Risk of bias within each study is mentioned in figure and the studies are categorized into high (Red), medium (Yellow), and low (Green) risk bias studies according to Cochrane handbook for systematic review using RevMan 5.4.36 Most trials were at low risk of bias in seven domains, i.e, random sequence generation, allocation concealment, blinding of participants and personnel, incomplete outcome data, selective reporting, and other bias that we assessed. Summary of the risk of bias for individual study as well as the judgments of the risk of bias for each domain is mentioned. Risk of bias for non-randomized studies has been done using Modified Newcastle Ottawa Quality assessment scale (Fig. 2 and Table 2).
|Representativeness of exposed cohort (⋆)||Selection of non-exposed cohort (⋆)||Ascertainment of exposure (⋆)||(⋆⋆)||Assessment of outcome(⋆)||Adequacy of follow-up(⋆)|
|Vidal K. et al (2016)||–||⋆||⋆||⋆||⋆||⋆||5|
|Chaudhary S. et al (2016)||–||⋆||⋆||⋆||⋆||⋆||5|
|Torabinejad M. et al (2011)||–||⋆||⋆||⋆||⋆||⋆||5|
Good quality: 3 or 4 stars in selection domain AND 1 or 2 stars in comparability domain AND 2 or 3 stars in outcome/exposure domain
Fair quality: 2 stars in selection domain AND 1 or 2 stars in comparability domain AND 2 or 3 stars in outcome/exposure domain
Poor quality: 0 or 1 star in selection domain OR 0 stars in comparability domain OR 0 or 1 stars in outcome/exposure domain
The result of our search strategy identified 145 and 4,701 articles through database searching in Cochrane, PubMed, Google Scholar, respectively. Total 4,846 articles were retrieved. Second step was screening through titles after which 4,687 articles were excluded because they did not meet the objectives of the systematic review. A total of 159 articles which remained were screened for duplicates through Endnote Software VersionX7. Out of 159, 86 articles were found to be duplicates and thus, remaining 73 articles were screened through abstracts subsequently. Through abstract screening 40 articles were excluded as they did not meet the eligibility criteria. Finally, 33 articles were screened for full text out of which, 19 were excluded reason of which have been mentioned.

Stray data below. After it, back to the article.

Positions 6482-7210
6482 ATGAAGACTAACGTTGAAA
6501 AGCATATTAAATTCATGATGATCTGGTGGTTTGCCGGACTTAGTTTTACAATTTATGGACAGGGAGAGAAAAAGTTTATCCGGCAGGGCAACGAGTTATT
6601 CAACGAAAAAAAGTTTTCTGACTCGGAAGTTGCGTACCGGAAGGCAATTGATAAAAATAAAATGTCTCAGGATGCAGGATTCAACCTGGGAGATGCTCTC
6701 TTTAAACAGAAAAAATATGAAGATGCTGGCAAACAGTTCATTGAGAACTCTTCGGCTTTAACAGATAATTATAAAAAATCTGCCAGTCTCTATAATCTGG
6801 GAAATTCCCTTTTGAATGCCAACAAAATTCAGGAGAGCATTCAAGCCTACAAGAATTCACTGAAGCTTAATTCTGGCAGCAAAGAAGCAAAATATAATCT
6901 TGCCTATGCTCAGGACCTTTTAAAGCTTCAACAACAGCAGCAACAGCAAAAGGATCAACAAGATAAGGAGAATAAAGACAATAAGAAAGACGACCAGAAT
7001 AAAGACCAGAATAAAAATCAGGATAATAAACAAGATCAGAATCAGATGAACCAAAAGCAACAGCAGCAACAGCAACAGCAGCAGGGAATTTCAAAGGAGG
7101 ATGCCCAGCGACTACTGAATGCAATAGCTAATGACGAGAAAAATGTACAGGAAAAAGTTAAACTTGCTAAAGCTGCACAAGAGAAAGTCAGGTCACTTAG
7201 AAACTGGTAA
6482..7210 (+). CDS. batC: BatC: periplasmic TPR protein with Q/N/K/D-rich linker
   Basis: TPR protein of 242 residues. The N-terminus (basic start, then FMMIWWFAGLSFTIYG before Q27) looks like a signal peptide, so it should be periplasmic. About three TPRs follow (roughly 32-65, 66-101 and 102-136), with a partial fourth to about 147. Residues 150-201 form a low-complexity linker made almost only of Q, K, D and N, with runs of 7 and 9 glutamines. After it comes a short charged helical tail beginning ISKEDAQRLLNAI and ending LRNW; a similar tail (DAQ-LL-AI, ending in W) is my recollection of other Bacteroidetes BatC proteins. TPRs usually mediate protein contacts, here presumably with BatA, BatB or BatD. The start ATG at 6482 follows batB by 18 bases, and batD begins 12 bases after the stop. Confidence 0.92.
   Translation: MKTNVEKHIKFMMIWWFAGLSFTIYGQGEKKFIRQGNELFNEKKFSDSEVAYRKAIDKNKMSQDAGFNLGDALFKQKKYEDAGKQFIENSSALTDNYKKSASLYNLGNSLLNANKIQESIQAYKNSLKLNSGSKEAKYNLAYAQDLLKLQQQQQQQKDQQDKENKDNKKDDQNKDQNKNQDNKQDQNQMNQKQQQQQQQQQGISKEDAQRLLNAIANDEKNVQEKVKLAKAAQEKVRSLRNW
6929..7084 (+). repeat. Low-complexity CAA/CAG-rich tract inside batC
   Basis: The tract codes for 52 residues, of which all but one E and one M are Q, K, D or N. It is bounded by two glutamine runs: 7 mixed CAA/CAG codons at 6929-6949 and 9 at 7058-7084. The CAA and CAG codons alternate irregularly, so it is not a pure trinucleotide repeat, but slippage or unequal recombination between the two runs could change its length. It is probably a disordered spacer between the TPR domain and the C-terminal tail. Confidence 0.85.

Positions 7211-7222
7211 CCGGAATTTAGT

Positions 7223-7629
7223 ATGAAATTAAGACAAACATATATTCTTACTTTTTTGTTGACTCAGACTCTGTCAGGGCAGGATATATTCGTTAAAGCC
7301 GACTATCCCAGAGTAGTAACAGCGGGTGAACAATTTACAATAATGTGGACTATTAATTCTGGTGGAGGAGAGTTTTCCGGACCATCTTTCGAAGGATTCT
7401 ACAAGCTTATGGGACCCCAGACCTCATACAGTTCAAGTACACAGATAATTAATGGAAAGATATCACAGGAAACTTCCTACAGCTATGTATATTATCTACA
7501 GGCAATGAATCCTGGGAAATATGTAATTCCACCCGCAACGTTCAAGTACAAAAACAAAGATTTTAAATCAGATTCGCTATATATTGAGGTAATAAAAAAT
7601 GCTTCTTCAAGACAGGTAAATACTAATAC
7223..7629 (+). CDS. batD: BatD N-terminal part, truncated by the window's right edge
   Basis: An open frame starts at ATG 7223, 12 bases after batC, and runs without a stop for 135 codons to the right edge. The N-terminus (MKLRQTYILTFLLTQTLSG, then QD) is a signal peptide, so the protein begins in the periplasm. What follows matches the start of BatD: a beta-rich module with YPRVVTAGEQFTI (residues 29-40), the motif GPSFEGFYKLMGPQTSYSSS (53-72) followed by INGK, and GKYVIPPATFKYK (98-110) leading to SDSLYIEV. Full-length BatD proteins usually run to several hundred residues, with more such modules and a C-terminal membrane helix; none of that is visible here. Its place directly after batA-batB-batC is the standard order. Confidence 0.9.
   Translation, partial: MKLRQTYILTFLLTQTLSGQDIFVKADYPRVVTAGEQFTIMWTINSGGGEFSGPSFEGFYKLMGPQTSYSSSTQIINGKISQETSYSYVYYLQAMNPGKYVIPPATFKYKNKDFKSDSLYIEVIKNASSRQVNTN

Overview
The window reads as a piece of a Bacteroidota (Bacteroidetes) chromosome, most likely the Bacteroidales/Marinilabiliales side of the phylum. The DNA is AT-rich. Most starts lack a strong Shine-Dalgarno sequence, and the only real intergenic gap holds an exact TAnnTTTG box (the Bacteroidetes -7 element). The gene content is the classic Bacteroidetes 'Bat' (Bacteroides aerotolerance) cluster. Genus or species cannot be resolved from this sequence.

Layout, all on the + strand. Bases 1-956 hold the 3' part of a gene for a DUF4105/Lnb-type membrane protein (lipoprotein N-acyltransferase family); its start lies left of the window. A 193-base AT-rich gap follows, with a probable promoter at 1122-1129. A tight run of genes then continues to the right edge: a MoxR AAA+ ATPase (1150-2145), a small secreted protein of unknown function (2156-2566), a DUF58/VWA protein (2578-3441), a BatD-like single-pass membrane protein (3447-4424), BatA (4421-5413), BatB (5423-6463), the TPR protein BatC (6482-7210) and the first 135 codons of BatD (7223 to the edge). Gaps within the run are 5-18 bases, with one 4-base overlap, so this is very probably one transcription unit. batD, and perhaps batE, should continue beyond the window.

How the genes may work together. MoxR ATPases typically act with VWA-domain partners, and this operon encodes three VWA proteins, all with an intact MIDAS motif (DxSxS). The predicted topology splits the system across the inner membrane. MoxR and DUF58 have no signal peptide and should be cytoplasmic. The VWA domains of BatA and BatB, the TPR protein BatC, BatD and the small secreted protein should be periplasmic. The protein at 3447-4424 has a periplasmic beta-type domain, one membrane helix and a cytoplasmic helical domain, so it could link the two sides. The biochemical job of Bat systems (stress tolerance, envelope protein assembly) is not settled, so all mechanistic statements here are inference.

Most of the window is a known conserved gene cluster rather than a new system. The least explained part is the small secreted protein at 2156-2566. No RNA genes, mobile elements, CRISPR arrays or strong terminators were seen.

Finally, 14 articles were selected out of which four were randomized controlled trials, seven were controlled clinical trials and three were case reports. All the studies were then qualitatively analyzed after which they were included in the systematic review.
For meta-analysis 14 articles were reviewed and were statistically evaluated using statistics and data software (STATA). The results obtained from the analysis showed high precision values considering 95% confidence interval. Moreover, less heterogeneity and high precision has been seen among the articles evaluated for the systematic review owing to the lesser selection bias and more standardization. The articles selected were found to be in accordance with the objectives laid down for the subsequent evaluation. The results obtained are shown with the help of Forest plot and funnel plot in Figures 3A and B , Figures 4A and B , Figures 5A and B, respectively.
Summary of Evidence
This systematic review commenced with the aim to evaluate and compare different biomimetic materials on the regenerative potential of cells in the physiological root apex formation (apexogenesis), apical barrier formation (apexification), and REPs in pulpally involved young permanent teeth in children. The criteria used for the evaluation and the clinical and radiographic success rates have been described.
Calcium Hydroxide: Hermann in 1920, first described a material named as calcium hydroxide in dentistry. It can be regarded as a multipurpose agent as it is used widely as direct and indirect pulp capping, apexogenesis, apexification, treating root resorption, iatrogenic radicular perforations, root fractures, and as an intracanal medicament. Moreover, its use in the treatment of immature permanent teeth through apexogenesis (vital tooth) and apexification18 (nonvital tooth) has been greatly seen and acknowledged.
The low solubility and higher pH makes it a good material for efficiently using in the clinics as it is not soluble when it comes in contact with the tissue fluids in case of direct contact with the vital tissues. Moreover, being a strong base it dissociates calcium and hydroxyl ions which on coming in contact with the vital tissues aid in induction and formation of calcific tissue deposition. It also has additional antibacterial properties. Calcium ions also help in the remineralization process. Hydroxyl ions being alkaline in nature increases the pH aids in initiation of the healing process.27